After seeing a significant decrease in spending in 2019, the city of Isanti has set its preliminary levy at an increase of nearly $600,000 for 2020 at its Sept. 3 meeting.
The levy for Isanti residents, which equates to a 24.09% increase over last year, reflects an increase in the preliminary taxable market value for 2020 of 15.09%, according to Finance Director Mike Betker.
The proposed preliminary tax rate for 2020 is 67.81%, an increase of 7.7% from 2019, according to Betker.
He noted that the average tax rate from 2005 through 2019 was 68.5%.
The budget includes a general fund levy in the amount of $2 million, a capital maintenance levy in the amount of $256,000, a street construction levy of $267,000, an abatement levy of $24,066, and an EDA levy of $79,816. Although money has been levied for capital maintenance and street construction in the past, those levies have been included in the general fund levy, explained Betker. However, this year, each of those categories will be a separate fund.
The final levy and budget will be discussed and adopted at the Dec. 3, 2019, Isanti City Council meeting.
Council approves contracts for legal services
The council officially took action, terminating the contract for civil and prosecutorial legal services with Clark Joslin, who has been the city attorney for Isanti for decades.
The council then approved contracts with Ratwik, Roszik & Maloney and GDO Law for the city’s civil and prosecuting services, respectively. Their contracts will be for five years, effective starting Sept. 30.
Under terms of the termination agreement, Joslin will be able to charge the city his most-recently contracted rate of $140 per hour for any transitional communication between him and the new attorneys.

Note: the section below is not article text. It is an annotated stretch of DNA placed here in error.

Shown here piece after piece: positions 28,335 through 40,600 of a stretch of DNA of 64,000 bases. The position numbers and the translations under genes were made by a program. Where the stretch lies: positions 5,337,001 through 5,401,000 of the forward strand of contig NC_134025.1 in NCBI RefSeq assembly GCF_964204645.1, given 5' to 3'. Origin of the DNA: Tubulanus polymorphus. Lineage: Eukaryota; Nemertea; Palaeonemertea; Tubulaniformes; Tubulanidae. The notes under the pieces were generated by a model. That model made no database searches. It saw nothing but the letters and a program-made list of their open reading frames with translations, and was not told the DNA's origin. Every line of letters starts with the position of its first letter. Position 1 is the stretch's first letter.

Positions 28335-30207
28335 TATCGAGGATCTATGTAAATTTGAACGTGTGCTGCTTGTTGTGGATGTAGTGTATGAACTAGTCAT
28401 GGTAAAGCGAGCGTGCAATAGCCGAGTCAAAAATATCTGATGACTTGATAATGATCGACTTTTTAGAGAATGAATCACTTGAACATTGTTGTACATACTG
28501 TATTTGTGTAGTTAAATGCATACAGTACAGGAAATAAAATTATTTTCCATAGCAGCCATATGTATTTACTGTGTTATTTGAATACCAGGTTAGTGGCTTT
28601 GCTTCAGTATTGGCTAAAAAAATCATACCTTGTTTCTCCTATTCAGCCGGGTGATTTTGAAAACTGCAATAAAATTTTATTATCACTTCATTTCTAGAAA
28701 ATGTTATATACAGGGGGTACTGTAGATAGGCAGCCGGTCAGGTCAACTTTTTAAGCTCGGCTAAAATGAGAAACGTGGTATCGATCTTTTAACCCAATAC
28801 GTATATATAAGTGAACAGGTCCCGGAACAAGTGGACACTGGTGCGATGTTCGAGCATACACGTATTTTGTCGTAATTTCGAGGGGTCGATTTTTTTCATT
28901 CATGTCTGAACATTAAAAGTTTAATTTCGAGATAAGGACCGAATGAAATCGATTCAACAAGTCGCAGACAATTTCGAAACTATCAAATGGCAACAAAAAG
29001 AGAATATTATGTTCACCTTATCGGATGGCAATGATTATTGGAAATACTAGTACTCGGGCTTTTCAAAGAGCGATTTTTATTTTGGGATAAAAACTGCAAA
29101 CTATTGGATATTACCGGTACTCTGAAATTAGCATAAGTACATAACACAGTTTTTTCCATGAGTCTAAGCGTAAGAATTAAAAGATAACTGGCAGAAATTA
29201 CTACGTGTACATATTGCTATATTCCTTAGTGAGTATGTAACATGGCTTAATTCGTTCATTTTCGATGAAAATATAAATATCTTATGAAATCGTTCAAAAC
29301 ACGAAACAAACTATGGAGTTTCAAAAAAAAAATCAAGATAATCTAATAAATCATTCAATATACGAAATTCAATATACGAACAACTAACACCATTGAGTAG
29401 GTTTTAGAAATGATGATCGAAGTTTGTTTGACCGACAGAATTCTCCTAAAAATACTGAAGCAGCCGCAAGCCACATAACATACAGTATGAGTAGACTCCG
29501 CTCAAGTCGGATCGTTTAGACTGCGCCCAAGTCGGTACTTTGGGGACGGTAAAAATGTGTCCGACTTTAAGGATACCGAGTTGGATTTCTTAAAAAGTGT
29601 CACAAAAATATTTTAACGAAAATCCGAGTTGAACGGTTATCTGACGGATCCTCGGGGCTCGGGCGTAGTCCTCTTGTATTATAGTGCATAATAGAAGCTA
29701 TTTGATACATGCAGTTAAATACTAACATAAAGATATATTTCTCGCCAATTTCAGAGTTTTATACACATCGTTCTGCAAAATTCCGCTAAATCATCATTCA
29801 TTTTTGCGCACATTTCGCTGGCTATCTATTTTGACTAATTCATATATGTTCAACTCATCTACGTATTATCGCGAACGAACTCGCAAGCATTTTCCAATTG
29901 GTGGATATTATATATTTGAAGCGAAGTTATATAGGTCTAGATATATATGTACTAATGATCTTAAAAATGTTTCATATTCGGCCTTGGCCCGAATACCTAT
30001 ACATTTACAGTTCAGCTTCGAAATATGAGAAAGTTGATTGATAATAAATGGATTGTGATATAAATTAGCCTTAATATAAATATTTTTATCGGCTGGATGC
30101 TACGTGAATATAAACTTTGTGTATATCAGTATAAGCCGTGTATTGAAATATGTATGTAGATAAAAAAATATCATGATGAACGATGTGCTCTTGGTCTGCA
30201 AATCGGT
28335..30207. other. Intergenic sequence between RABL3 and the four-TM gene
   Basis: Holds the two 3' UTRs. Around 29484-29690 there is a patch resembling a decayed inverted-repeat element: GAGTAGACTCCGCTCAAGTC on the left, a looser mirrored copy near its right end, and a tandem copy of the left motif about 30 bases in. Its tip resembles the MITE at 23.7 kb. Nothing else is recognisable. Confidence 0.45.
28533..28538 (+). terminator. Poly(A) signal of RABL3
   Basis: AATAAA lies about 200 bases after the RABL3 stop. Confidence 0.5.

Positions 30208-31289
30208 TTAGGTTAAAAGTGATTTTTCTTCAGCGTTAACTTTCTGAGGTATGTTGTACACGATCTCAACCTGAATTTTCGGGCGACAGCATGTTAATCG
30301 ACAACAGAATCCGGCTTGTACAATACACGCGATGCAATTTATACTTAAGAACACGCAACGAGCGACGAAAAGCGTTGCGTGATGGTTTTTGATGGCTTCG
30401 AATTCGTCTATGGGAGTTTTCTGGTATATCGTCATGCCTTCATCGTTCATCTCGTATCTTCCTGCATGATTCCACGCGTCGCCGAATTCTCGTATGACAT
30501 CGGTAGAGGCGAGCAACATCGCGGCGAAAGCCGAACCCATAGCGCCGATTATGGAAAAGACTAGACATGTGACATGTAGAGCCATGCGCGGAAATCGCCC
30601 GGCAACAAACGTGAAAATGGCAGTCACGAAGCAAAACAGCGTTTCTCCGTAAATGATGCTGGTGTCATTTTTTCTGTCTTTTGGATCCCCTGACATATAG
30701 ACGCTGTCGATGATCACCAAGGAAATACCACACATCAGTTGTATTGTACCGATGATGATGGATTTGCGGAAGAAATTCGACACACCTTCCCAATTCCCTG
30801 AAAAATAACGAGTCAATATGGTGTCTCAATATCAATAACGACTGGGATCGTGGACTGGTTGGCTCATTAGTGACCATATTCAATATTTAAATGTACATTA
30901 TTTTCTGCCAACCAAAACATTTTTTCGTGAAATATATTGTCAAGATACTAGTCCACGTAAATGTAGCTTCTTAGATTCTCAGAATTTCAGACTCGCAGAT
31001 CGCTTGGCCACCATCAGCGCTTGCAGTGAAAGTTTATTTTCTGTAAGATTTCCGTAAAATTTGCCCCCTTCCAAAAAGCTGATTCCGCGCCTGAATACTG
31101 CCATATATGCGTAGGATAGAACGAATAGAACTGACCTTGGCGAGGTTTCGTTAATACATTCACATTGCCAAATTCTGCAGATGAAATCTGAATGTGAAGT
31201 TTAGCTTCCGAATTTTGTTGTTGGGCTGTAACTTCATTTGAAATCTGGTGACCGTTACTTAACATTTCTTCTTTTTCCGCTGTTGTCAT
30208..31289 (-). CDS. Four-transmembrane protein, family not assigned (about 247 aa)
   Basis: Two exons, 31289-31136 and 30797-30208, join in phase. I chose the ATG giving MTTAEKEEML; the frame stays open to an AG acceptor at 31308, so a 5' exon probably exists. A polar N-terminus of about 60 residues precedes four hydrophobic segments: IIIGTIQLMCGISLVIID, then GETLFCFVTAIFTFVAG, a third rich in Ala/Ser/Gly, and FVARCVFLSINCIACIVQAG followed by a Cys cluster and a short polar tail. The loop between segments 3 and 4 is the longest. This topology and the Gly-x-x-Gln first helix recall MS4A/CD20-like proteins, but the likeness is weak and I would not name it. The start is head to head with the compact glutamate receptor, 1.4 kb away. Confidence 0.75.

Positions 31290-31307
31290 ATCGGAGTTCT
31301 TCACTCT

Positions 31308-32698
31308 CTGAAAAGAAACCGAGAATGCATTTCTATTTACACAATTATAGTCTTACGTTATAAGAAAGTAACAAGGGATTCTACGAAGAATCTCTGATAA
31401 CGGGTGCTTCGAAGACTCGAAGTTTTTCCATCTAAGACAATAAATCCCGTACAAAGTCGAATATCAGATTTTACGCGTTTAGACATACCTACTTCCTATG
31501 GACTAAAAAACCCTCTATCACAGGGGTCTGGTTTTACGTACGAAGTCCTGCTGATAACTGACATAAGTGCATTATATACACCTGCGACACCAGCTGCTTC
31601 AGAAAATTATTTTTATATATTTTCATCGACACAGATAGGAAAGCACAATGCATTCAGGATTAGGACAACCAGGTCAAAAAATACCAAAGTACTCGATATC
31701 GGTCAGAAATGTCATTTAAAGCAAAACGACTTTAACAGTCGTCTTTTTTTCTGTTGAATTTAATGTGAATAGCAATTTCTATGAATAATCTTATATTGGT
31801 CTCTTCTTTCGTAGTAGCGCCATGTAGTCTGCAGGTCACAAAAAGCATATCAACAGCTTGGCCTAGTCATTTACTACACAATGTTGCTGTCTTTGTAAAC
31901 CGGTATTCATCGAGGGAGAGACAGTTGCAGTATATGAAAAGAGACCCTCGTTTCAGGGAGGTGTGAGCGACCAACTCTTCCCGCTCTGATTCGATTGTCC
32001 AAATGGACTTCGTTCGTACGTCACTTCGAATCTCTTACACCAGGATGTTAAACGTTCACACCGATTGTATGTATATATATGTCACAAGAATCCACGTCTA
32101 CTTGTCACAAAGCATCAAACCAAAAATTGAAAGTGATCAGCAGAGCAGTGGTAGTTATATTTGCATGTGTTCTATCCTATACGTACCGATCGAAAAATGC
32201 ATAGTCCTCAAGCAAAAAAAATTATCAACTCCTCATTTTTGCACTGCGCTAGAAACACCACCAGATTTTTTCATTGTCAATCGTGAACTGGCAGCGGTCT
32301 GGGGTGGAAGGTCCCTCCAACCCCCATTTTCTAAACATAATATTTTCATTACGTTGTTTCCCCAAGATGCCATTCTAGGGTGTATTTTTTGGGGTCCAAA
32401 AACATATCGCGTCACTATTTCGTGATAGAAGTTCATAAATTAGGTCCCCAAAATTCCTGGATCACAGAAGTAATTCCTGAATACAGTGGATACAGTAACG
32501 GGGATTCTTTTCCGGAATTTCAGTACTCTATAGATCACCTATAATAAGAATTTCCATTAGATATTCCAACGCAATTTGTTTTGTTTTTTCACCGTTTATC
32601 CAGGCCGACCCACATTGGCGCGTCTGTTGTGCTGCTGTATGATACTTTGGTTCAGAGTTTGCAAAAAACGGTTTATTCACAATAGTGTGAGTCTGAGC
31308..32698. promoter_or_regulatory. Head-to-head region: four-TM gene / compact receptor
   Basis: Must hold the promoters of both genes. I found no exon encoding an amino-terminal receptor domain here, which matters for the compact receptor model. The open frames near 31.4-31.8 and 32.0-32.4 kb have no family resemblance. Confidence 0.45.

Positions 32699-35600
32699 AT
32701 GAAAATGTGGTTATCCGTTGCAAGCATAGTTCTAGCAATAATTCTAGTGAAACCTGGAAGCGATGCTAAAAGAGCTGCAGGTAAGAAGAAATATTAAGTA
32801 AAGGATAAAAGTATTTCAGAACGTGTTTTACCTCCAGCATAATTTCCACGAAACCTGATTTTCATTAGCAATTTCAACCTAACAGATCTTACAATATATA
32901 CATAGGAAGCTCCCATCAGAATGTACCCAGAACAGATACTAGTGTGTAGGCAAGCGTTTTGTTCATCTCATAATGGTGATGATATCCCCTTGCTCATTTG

Council member Steve Lundeen thanked Joslin for his services throughout the years.
Joslin thanked the council for the opportunity to serve the city, as well as wishing the city of Isanti well in the future.
Resident voices concern over fireworks
Isanti resident Morgan Fedora addressed the council regarding the use of illegal fireworks within the city and the potential harm they can cause to residents.
She noted that a recent bout of fireworks in her neighborhood nearly killed her dog, which is a service animal protected by the Americans with Disabilities Act (ADA).
She offered some solutions for the community’s fireworks problem, one being public awareness with a story in the local newspaper, information in the city newsletter and via the city’s social media.
Another solution would be to rewrite the city ordinance and attach significant fines to those who choose to use fireworks against city ordinance.
A third solution would be to offer a small reward and to protect the privacy of citizens who report those using illegal fireworks.
“These fireworks are just menacing to the point of it’s cost me $1,300 in emergency vet care in the last week,” Fedora said. “I thought Jack was going to die.”
She said the cost to replace Jack, a trained service dog, would cost nearly $50,000.
She added that fireworks are hard on veterans, as well, some of whom suffer post-traumatic stress disorder.
“We have the opportunity here to be a leader of communities by making this safer,” Fedora said. “Not only does it make it safer for our community and our animals, but it also makes it safer for our firefighters and our police officers,” referring to the potential for fires with illegal fireworks.
Fedora offered to assist the city in any way she could in writing and enforcing the ordinance.